I even know folks who exclusively create content on platforms like LinkedIn, Twitter, even Instagram – so there are abundant platforms (all with their own upsides and downsides vs. podcasting) where you can share your thoughts.
For me, podcasting made a lot of sense because it was right at the intersection of
- Getting to have candid chats
- Get to know smart folks
- My aversion to appearing before the camera
Before you settle on podcasting as your modus operandi for content creation, put some thoughts into the trade-offs, long term implications, etc. which would save you a lot of headaches in the future.
All said, if you are confident and excited about your podcasting journey, read on.
What should my podcast be about?
Great, you’ve decided on podcasting as your weapon of choice 😉
The next important question that you might have is, what your podcast would be about. Of course, you’d already have some idea of the topics you want to cover in your podcast.
But now it is time to double down and settle on a ‘genre’ – are you going to talk about investments? Cryptocurrency? Design? Product management?
Identifying your ‘genre’ is important because this is what your podcast will be known for – think 5, 10, 20 episodes down the road. What will be the first thing that comes to your audiences’ minds when they think of your podcast?
To give a personal example, when I was thinking about starting The Takeaway Club™, I was fortunate to have amazing people like Srinidy in my network who I could reach out to when I first had the idea.
However, being in the SaaS industry meant, anyone in my immediate network that I reached out to, for advise and suggestions, were folks who were running a podcast in and around the ecosystem – SaaS, technology, startups, etc.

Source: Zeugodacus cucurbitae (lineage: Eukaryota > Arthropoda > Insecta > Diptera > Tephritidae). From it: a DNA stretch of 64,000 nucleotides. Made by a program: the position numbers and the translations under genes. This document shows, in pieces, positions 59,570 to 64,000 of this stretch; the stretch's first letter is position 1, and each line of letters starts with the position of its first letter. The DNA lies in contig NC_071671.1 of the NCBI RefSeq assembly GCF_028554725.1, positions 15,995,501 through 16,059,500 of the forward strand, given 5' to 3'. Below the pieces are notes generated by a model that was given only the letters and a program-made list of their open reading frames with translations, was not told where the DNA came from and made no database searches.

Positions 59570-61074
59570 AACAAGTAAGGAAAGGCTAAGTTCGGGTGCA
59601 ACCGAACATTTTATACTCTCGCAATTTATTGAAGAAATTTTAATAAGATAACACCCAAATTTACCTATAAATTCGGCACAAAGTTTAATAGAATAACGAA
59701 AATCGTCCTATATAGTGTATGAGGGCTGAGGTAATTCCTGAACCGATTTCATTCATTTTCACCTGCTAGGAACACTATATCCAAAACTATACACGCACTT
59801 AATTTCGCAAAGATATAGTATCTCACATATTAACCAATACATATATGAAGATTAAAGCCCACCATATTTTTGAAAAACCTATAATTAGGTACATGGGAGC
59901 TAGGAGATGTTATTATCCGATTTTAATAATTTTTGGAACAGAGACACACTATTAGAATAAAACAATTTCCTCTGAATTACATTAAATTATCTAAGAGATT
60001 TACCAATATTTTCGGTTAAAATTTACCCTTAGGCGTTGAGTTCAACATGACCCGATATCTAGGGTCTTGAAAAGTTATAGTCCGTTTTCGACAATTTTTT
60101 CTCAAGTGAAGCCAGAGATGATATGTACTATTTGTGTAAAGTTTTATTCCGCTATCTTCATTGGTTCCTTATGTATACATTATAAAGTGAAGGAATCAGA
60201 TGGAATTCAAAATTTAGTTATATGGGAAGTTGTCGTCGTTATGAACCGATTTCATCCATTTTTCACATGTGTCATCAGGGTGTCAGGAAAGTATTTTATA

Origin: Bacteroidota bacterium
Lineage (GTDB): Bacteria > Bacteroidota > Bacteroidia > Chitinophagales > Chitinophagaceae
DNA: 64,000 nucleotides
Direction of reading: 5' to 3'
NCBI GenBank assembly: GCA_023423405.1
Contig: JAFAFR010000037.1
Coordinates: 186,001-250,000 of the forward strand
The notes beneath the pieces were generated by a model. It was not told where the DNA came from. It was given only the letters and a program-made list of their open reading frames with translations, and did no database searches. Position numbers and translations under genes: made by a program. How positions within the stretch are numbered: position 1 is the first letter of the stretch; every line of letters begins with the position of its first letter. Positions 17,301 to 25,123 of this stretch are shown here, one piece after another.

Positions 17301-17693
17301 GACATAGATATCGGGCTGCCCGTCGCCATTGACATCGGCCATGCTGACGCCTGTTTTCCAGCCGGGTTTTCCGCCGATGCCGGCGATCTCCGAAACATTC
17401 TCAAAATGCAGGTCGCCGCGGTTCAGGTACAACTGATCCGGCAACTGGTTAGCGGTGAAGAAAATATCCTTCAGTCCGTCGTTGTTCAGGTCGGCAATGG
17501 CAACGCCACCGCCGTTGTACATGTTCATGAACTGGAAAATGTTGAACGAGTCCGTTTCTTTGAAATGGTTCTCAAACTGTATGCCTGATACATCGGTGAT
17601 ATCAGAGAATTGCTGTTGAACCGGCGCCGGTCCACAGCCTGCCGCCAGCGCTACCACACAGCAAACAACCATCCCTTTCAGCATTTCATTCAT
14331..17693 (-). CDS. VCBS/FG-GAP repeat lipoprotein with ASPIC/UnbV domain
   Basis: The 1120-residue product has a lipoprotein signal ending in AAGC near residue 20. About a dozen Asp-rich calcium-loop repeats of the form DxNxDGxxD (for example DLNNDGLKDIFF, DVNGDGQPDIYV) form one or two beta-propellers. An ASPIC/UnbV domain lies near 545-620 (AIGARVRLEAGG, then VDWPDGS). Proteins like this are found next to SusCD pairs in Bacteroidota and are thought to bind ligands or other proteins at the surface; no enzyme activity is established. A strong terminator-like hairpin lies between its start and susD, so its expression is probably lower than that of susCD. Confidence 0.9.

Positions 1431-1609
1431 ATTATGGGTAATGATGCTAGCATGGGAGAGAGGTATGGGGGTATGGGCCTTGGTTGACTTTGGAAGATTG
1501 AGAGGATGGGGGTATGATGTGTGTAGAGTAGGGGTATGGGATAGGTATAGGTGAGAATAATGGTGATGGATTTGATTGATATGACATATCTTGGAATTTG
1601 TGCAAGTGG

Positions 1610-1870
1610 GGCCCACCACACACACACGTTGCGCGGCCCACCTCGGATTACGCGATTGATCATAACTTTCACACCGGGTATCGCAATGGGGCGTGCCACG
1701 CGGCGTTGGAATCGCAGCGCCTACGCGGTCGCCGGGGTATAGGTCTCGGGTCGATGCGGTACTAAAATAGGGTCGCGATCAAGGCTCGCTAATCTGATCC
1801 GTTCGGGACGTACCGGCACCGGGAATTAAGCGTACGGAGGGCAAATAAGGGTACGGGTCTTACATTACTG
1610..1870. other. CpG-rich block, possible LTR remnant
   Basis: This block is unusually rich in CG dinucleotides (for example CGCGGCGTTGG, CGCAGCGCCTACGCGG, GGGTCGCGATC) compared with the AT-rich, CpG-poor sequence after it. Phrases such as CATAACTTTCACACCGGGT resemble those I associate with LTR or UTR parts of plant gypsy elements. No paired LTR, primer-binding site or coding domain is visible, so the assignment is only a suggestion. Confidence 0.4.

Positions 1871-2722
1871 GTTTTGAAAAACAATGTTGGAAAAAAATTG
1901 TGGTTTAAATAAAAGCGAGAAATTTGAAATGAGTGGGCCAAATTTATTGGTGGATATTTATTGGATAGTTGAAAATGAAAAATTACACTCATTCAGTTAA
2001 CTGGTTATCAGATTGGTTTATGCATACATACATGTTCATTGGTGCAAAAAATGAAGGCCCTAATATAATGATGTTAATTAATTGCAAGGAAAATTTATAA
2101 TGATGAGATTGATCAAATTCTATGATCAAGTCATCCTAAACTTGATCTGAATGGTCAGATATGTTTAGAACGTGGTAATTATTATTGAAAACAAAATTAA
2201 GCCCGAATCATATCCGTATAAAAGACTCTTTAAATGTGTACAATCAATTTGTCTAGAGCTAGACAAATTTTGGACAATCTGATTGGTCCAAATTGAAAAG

While I was obviously a fan of all those topics ( and had easier access to potential guests/mentors to turn to), I realized that I was more passionate about the people, thinking processes, and habits vs. their products, systems, and frameworks.
This realization + having listened to people like Joe Rogan, Tim Ferriss, and Sam Harris gave me the clarity to mold how The Takeaway Club™ will look like.
If you want to start a podcast where you talk to inanimate objects, understand their feelings, even that is absolutely fine. As long as you enjoy doing it. You will eventually find people who enjoy listening to your content.
To sum it up with a cliche, follow your instincts.
How long should my podcast be?
This is totally up to you!
I’ve listened to 2-minute podcasts, 20-minute podcasts, and even 200 minute podcasts! And I’ve enjoyed all of them in equal fashion.
Yes, a 20-minute conversation ( which seems like the go-to choice) sounds most appealing – but just like how different platforms have their own plus and minus, so do the episode run-times.